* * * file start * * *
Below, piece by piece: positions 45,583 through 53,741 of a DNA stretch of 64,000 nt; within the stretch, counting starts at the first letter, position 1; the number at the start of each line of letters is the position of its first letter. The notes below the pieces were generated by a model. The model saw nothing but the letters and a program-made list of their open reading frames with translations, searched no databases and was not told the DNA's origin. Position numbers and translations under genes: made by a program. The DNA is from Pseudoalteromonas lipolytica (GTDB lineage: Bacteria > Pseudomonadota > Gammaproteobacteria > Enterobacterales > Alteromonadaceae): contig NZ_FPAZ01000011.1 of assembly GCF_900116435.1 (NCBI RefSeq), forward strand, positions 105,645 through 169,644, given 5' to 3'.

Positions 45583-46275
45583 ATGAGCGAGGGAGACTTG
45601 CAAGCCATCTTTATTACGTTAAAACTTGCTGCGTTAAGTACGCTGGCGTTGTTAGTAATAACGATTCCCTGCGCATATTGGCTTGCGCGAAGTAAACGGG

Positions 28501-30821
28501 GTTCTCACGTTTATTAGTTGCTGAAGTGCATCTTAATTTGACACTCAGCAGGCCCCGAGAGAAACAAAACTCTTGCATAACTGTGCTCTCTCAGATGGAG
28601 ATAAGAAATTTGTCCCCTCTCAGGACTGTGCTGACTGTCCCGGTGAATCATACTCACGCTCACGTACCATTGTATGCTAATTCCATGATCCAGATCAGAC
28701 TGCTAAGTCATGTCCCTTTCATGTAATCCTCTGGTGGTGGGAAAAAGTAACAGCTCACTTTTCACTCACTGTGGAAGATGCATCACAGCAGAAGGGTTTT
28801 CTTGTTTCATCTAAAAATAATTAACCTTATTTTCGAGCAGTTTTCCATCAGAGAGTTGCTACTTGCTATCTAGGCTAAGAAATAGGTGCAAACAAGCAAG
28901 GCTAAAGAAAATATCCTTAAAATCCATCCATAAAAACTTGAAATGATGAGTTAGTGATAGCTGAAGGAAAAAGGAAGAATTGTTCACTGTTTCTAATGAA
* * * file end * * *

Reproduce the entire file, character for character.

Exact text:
Below, piece by piece: positions 45,583 through 53,741 of a DNA stretch of 64,000 nt; within the stretch, counting starts at the first letter, position 1; the number at the start of each line of letters is the position of its first letter. The notes below the pieces were generated by a model. The model saw nothing but the letters and a program-made list of their open reading frames with translations, searched no databases and was not told the DNA's origin. Position numbers and translations under genes: made by a program. The DNA is from Pseudoalteromonas lipolytica (GTDB lineage: Bacteria > Pseudomonadota > Gammaproteobacteria > Enterobacterales > Alteromonadaceae): contig NZ_FPAZ01000011.1 of assembly GCF_900116435.1 (NCBI RefSeq), forward strand, positions 105,645 through 169,644, given 5' to 3'.

Positions 45583-46275
45583 ATGAGCGAGGGAGACTTG
45601 CAAGCCATCTTTATTACGTTAAAACTTGCTGCGTTAAGTACGCTGGCGTTGTTAGTAATAACGATTCCCTGCGCATATTGGCTTGCGCGAAGTAAACGGG

Positions 28501-30821
28501 GTTCTCACGTTTATTAGTTGCTGAAGTGCATCTTAATTTGACACTCAGCAGGCCCCGAGAGAAACAAAACTCTTGCATAACTGTGCTCTCTCAGATGGAG
28601 ATAAGAAATTTGTCCCCTCTCAGGACTGTGCTGACTGTCCCGGTGAATCATACTCACGCTCACGTACCATTGTATGCTAATTCCATGATCCAGATCAGAC
28701 TGCTAAGTCATGTCCCTTTCATGTAATCCTCTGGTGGTGGGAAAAAGTAACAGCTCACTTTTCACTCACTGTGGAAGATGCATCACAGCAGAAGGGTTTT
28801 CTTGTTTCATCTAAAAATAATTAACCTTATTTTCGAGCAGTTTTCCATCAGAGAGTTGCTACTTGCTATCTAGGCTAAGAAATAGGTGCAAACAAGCAAG
28901 GCTAAAGAAAATATCCTTAAAATCCATCCATAAAAACTTGAAATGATGAGTTAGTGATAGCTGAAGGAAAAAGGAAGAATTGTTCACTGTTTCTAATGAA